In Roland Emmerich’s baroque apocalypse-fantasy, 2012, you’ll see lots of famous and iconic landmarks (the White House, the Sistine Chapel, Christ the Redeemer, etc.) being destroyed, but one significant monument wont get touched. Emmerich had initially planned to include the annihilation of the Kaaba — the cuboidal building in Mecca that’s the center of Islamic prayer — but got cold feet for fear of reprisal from fundamentalists. Wuss!
In an interview with Patrick Lee of Sci-Fi Wire, Emmerich explains:
“Well, I wanted to do that, I have to admit, but my co-writer Harald said: I will not have a fatwa on my head because of a movie. And he was right. We have to all … in the Western world … think about this. You can actually let Christian symbols fall apart, but if you would do this with [an] Arab symbol, you would have a fatwa, and that sounds a little bit like what the state of this world is. So it’s just something which I kind of didn’t [think] was [an] important element, anyway, in the film, so I kind of left it out.”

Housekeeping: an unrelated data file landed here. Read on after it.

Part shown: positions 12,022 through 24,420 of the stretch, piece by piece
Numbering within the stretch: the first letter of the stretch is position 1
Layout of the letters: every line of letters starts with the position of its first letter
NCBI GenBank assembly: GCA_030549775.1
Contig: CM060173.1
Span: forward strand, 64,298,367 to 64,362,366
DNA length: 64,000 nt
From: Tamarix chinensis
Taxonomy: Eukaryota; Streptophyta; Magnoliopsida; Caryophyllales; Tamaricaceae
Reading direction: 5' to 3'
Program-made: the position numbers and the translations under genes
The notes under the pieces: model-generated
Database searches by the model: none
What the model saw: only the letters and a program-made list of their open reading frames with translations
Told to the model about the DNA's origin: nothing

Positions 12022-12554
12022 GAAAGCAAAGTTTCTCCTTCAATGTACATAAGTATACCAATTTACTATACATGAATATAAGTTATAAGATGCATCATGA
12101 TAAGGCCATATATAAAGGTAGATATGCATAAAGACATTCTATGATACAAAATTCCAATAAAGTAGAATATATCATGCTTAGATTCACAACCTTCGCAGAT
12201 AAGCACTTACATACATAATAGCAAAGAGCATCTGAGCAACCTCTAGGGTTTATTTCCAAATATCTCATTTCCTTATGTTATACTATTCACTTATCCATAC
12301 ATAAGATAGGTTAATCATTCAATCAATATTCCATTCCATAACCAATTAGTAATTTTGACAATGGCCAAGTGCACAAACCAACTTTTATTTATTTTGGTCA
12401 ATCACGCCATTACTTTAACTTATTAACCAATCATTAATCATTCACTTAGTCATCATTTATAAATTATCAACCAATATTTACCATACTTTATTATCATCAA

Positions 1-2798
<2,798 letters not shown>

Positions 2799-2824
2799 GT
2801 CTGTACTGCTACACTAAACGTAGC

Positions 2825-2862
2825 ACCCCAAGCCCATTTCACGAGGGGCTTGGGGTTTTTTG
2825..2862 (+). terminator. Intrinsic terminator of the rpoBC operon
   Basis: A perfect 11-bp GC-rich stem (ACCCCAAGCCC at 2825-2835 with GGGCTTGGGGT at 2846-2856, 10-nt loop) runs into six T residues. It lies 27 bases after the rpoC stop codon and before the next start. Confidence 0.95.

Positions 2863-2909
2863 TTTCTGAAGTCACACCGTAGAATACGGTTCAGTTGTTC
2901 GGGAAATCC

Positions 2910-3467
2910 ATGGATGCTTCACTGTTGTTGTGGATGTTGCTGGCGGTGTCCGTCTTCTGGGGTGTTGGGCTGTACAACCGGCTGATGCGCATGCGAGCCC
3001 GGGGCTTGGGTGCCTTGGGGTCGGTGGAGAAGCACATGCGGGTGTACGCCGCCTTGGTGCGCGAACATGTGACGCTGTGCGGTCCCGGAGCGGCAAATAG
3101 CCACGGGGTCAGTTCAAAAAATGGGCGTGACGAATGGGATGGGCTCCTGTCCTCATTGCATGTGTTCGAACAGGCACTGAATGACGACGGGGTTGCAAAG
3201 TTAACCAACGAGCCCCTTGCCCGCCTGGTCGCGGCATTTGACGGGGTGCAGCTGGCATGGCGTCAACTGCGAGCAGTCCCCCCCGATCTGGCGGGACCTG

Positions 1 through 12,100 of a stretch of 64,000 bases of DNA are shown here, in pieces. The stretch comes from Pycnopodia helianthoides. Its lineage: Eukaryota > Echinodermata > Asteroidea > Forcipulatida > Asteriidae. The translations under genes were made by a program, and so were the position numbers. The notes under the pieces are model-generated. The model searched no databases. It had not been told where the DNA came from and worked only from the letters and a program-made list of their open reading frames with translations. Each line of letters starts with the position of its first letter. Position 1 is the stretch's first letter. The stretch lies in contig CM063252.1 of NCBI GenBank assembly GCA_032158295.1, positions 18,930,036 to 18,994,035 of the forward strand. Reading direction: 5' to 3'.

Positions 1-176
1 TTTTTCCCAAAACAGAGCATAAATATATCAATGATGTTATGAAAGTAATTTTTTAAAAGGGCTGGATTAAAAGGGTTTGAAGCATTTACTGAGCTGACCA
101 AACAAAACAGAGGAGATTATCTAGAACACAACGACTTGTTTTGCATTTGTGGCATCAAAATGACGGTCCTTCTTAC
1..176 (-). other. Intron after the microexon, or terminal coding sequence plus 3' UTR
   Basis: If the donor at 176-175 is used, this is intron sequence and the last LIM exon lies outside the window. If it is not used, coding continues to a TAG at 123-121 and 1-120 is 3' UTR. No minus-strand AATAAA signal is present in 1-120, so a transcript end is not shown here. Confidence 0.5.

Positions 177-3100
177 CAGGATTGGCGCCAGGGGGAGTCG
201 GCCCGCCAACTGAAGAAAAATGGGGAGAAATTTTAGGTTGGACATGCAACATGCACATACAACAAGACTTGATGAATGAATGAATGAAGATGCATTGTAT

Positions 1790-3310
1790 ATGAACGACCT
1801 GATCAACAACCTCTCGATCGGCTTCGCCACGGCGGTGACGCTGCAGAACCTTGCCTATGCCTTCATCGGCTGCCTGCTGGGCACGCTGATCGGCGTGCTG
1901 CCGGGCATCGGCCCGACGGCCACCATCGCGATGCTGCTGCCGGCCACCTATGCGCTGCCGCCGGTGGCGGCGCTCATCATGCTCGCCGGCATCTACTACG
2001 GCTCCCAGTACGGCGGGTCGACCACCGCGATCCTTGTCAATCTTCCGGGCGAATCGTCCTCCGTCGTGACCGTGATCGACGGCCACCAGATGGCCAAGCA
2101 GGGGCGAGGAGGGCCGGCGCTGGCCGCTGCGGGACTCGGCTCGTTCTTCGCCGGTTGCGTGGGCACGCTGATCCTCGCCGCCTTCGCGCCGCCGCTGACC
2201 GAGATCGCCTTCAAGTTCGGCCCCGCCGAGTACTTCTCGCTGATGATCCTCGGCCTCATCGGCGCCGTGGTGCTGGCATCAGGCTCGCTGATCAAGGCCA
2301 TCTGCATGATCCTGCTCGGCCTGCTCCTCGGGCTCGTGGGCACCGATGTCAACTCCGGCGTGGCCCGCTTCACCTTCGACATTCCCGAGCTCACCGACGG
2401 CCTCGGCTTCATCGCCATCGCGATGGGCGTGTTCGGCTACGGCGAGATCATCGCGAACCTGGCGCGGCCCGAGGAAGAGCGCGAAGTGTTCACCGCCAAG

This strikes me as fairly cowardly for a director who, in the same interview, baldly states that he’s “against organized religion.” The confession also comes just days after Qatari media company Al Noor Holdings announced its plans to produce a $150 million dollar, English-language feature about the Prophet Mohammed. Islamic tradition dictates that neither Prophet Mohammed nor direct members of his family can be depicted in any way, yet Al Noor is nevertheless forging ahead with its equally fatwa-worthy plan in the hope of establishing a more positive portrayal of Islam around the world. Their example makes Emmerich look all the more craven.